The Perinucleolar Compartment: Studies on Function and Development as a Novel Pan-cancer and Drug Discovery MarkerPublic Deposited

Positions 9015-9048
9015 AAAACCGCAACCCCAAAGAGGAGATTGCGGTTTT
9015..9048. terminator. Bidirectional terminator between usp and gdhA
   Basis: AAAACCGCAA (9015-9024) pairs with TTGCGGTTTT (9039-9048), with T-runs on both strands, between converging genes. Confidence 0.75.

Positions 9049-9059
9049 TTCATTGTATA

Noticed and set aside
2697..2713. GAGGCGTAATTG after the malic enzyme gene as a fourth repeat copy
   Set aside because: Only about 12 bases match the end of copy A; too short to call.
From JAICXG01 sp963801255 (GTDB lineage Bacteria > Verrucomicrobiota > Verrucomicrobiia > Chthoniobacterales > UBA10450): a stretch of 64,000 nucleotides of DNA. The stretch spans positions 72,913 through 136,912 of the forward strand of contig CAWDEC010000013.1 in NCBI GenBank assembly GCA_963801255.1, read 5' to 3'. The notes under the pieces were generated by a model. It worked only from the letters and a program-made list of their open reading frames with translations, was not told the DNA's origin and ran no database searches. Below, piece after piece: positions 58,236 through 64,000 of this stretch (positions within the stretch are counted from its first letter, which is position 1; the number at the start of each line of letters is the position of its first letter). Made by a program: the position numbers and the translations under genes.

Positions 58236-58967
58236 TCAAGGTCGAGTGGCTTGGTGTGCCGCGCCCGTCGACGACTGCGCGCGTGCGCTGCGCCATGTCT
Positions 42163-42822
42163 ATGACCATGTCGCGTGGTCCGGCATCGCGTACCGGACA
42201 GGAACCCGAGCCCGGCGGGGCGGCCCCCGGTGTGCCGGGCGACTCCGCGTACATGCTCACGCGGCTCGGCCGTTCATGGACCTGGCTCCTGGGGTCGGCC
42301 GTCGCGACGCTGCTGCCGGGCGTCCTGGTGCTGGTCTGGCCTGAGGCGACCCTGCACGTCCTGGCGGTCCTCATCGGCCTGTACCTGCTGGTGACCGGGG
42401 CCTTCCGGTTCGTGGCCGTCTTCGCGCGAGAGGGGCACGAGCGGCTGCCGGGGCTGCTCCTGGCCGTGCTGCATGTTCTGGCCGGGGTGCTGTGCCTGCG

The perinucleolar compartment is a nuclear substructure that is associated with, but structurally distinct from the nucleolus. Previous studies have shown that the PNC preferentially forms in cancer cells and PNC prevalence (% of non-mitotic and non-apoptotic cells in a population with one or more PNC) is a prognostic in human breast cancer. Since PNC prevalence is a prognostic marker for breast cancer and can be high in tumor cell lines derived from other cancerous tissues, it is hypothesized that PNC prevalence may be developed as a pan-cancer marker of malignancy and that PNC prevalence reduction can be utilized for chemical biology and drug discovery screening strategies to elucidate PNC function and to discover novel anti-cancer compounds. The first goal of this thesis was to determine the validity of PNC prevalence as a pan-cancer prognostic marker. The results show that the PNC forms preferentially in solid tumor cells independent of origin, and PNC prevalence selectively correlates with the malignancy of solid tumor cells, which supports further development of PNC prevalence as a prognostic marker for other solid tumors. To elucidate the function of the PNC, the second goal of this thesis was to employ a chemical biology approach to complement already used molecular and cellular biology strategies in order to elucidate the cellular pathways involved in the formation and maintenance of the PNC. The chemical biology studies have led to the discovery of two proteins that localize to the PNC and, together with other data from our lab, support a model that the PNC is associated with a DNA locus and may participate in trafficking of newly made pol III RNA. The final goal of this thesis is to determine the feasibility of utilizing PNC prevalence reduction as a drug discovery screening strategy to discover broadly efficacious and cancer cell selective compounds. To address this goal, an unbiased library of 6,400 structurally diverse compounds was screened for PNC prevalence reduction. This hit rate and screening rate from this library determined that this strategy is feasible for drug discovery screening. In addition, PNC prevalence reduction was preliminarily validated as a drug discovery marker since clinical and experimental anti-cancer compounds are much more enriched in PNC reducing compounds than is the 6,400 compound library and also validated based on the fact that novel cancer cell selective compounds were discovered. From the screening of anti-cancer compounds, we identified amonafide, a PNC reducing experimental anti-cancer drug. Amonafide has demonstrated pharmacogenetic variability in previous clinical trials; therefore, derivatives were synthesized to address this variability. Three derivatives of amonafide performed equally well or better in several in vitro assays than the parental compound and are suitable for further development.
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